Where Maybe May Be the Correct Answer

“There’s something happening here. Β What it is ain’t exactly clear.”

In two lines, Buffalo Springfield sums it all up for me.

The story of my life. The reason I write. What I write about.

I used to wish I was the kind of person with a well-defined plan. One of the ones who feels confident that when they follow a certain path, they will be on their way to a place that will suit them and make them happy. One of the ones who believe so deeply in a cause or a creed that they feel compelled to proselytize. To convert. Because they cannot comprehend that there is another valid perspective.

How nice it would be to be so sure of yourself. So steady in your convictions.

But I’ve learned (after being beaten over the head with it several billion times) that I am not somebody who sees the world as black or white or good or evil or right or wrong. Don’t misunderstand. I see the right or wrong (good or evil, black or white)Β  in specific acts, but when it comes to the big picture, the one that the specific act is a small part of, I am forever in an area that is gray, where “maybe” usually is the correct answer.

It’s why politics confuse me. And politicians confuse me even more. How can you be so sure that your ideology is going to provide the right answer in all situations? Or even most situations? There are details involved. People, who by nature, are complex beings. What is right in one instance may be wrong in another seemingly similar instance. Or partially right.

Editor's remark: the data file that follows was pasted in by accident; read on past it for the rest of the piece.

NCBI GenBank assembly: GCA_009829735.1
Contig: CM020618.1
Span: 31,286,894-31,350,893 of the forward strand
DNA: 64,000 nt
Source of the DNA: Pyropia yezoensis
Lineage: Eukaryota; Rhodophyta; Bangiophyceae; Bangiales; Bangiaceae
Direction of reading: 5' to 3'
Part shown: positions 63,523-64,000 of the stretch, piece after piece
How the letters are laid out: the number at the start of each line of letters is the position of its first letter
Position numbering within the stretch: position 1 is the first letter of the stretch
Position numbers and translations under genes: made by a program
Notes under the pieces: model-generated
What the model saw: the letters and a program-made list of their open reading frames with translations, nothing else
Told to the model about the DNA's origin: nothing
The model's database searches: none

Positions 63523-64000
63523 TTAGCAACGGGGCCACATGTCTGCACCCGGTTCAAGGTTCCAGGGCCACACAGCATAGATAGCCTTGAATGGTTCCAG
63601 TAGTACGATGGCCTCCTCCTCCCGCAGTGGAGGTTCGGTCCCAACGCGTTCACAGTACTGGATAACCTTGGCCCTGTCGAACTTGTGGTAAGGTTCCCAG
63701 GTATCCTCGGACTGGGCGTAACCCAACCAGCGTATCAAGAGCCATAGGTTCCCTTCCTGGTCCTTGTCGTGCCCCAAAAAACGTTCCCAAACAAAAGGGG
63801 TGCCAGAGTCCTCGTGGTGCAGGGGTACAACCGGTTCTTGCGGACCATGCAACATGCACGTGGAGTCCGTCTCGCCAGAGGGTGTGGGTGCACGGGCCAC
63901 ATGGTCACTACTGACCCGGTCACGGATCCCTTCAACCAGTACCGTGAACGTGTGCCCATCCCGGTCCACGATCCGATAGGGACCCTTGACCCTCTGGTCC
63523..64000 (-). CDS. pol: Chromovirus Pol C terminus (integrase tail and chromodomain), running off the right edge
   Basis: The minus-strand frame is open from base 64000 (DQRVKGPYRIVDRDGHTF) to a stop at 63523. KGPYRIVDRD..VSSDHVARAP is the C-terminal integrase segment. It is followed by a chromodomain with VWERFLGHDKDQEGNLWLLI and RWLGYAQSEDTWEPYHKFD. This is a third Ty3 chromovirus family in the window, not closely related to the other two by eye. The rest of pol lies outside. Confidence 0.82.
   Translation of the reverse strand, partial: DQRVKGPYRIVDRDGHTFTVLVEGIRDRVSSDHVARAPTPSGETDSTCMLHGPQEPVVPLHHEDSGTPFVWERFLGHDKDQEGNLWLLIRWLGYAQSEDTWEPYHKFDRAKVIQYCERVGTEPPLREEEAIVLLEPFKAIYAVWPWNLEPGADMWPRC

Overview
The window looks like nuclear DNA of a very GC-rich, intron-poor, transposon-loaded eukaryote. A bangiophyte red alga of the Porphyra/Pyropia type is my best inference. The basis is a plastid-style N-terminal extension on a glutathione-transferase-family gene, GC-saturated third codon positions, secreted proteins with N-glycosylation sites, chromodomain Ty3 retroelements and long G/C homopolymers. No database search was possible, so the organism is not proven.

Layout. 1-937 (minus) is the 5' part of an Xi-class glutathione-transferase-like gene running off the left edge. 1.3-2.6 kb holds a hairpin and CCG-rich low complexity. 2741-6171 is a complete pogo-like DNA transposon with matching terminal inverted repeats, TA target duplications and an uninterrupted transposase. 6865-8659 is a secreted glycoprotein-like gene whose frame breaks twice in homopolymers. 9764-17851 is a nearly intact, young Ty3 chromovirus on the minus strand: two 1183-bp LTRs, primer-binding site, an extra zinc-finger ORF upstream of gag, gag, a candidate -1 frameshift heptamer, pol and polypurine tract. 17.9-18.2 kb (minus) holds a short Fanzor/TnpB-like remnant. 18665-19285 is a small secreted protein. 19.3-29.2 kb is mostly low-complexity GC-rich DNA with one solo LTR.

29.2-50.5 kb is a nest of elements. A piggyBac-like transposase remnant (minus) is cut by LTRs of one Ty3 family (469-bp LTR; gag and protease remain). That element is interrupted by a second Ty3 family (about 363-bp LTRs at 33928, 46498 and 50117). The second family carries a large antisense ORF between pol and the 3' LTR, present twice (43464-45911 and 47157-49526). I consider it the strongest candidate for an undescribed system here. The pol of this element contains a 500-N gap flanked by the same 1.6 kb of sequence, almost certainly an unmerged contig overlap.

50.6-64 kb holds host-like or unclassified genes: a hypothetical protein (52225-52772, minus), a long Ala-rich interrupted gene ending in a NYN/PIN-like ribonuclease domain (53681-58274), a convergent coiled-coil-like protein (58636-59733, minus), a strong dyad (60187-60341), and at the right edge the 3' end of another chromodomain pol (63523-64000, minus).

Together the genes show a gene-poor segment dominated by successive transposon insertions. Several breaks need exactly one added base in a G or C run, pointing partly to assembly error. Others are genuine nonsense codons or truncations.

Again, to clarify, I’m not opposed to rules and laws that attempt to define what is acceptable and unacceptable behavior in our society. I’m opposed to the assumption that those rules don’t have any give, under any circumstances.

The other day, I came across a quote I had forgotten, which helped me to define what it is that I do when I write, since I don’t write in a single genre or time period, since I don’t write only fiction or non-fiction or poetry, since I don’t believe a meaningful piece of writing needs to be a certain length or a certain style to tell a story worth reading.

The quote of which I speak is by the philosopher Soren Kierkegaard, “Life is not a problem to be solved, but a reality to be experienced.”

I write about real life. About the people that are living it.

It’s human nature to try and fix the things that aren’t working, and in my humble opinion, it is a noble quest. However, maybe if we spent a little bit more time living our lives, a little less time trying to perfect something destined to be imperfect, perhaps we would all get along better.

And be a little happier.

Sara

Sara

I write about daily life, arts & culture, food, books, nature, animals, parenting, relationships, self-discovery, & more.

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Sara

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18 thoughts on “Where Maybe May Be the Correct Answer

  1. I know exactly what you’re saying, Sara, and I couldn’t agree more. Also, I find that the older I get, the more this is true.

    (and I love that song…)

    ~Thanks for making me feel like I’m not alone! πŸ™‚

    1. I’m not sure I find this to be more true as I age. It’s more like as I age, I’m opening myself up more and more to who I’ve always been at my core, but haven’t known fully. Does that make sense? And you know, We Are Not Alone. πŸ™‚

  2. I agree–on the music and the philosophy. I tend to shy away from people who see things in black and white–there can’t be any meaningful discussion if you think your way is the only right way. And, I love my freedoms (don’t fence me in).

    1. Freedom rocks. We’re pretty lucky to have it and to be able to express ourselves as we need to do. Thanks for commenting Cora!